Greece has reached a deal on the name of its northern neighbor, which named itself Republic of Macedonia following the break up of Yugoslavia almost three decades ago.
The two nations settled on a name— certain to incite controversy amongst many Greeks both inside the country, as well as outside her borders.
Republic of North Macedonia.
Greece had objected to the name “Macedonia,” fearing territorial claims on its eponymous northern region, as well as cultural appropriation of the Greek nature of Ancient Macedonia, a historically Greek province and important part of Ancient Greek history that has no direct connection between the modern citizens, who hail from a mixed Slavic heritage.
Greece had also blocked the country from negotiating with the European Union and NATO.
The new name will now need to be approved by the a referendum that will be orchestrated by the central government on Skopje, as well as by Greece’s parliament.
Under the deal, the country known at the United Nations as Former Yugoslav Republic of Macedonia (Fyrom) will be named Severna Makedonija, or Republic of North Macedonia.
Its language will be “Macedonian” and its people known as “Macedonians” (citizens of the Republic of North Macedonia). They also agreed that the English name could be used as well as the Slavic term.
Significantly, they agreed that the new name would be used both internationally and bilaterally, so that even the 140 or more countries that recognize the name Macedonia will also have to adopt North Macedonia.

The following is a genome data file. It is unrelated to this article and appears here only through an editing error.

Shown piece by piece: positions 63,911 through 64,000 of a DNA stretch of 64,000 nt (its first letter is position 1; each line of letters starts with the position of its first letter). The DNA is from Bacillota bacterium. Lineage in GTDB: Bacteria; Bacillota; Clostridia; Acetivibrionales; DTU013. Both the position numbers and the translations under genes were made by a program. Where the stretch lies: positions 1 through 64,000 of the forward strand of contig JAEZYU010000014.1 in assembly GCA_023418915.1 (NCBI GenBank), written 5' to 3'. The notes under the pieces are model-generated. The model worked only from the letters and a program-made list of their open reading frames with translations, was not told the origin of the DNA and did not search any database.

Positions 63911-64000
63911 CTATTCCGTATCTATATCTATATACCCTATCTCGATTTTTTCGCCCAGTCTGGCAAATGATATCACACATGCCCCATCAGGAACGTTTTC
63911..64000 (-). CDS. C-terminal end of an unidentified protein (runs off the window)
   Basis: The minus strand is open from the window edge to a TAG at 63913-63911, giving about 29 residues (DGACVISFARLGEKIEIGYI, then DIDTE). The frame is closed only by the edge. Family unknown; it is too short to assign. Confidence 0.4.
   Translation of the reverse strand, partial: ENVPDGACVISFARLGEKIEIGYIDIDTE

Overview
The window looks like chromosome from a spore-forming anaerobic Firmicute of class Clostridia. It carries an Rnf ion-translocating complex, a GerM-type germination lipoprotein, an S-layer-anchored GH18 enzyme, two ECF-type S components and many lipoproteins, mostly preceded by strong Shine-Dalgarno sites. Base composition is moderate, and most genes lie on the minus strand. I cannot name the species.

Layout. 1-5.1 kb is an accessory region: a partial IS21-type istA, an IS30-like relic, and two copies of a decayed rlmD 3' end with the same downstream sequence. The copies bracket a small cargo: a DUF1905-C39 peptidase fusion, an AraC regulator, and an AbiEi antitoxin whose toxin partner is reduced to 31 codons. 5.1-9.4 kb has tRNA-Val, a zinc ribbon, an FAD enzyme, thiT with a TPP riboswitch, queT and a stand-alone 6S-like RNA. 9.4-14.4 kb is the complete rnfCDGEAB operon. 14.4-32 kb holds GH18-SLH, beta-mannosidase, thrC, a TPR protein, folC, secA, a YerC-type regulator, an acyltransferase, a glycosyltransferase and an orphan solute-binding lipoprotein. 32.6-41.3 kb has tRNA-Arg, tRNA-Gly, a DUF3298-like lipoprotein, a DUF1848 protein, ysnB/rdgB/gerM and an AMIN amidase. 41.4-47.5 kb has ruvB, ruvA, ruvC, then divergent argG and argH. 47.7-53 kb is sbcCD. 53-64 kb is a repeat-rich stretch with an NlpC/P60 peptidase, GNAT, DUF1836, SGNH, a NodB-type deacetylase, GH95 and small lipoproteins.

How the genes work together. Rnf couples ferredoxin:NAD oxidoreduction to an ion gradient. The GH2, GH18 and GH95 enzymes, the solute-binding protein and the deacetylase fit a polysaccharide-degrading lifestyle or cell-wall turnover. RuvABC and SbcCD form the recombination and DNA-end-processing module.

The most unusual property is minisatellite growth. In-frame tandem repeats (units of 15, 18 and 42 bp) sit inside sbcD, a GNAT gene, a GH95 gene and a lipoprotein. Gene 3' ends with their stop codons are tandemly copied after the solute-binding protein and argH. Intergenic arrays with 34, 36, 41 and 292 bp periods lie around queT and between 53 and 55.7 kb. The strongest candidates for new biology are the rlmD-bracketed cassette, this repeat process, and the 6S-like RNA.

Why the problem?
The name “Macedonia” already belongs to a northern region of Greece that includes the country’s second largest city Thessaloniki. By adopting the same identity in 1991, the new nation comprised by a Slavic population who have no historical or cultural connection to the Ancient Macedonians from whom the name derives infuriated many Greeks, who suspected their northern neighbor of territorial ambitions and cultural appropriation.
The “new” Slavic people calling themselves Macedonians did not help matters when they named the main airport in the capital, Skopje, after Ancient Greek hero Alexander the Great, as well as a key highway running from Skopje to the Greek border.
Greek Prime Minister Alexis Tsipras addressed the nation in a 5-minute televised address to announce the deal with his counterpart, Prime Minister Zoran Zaev.
Watch the video here:
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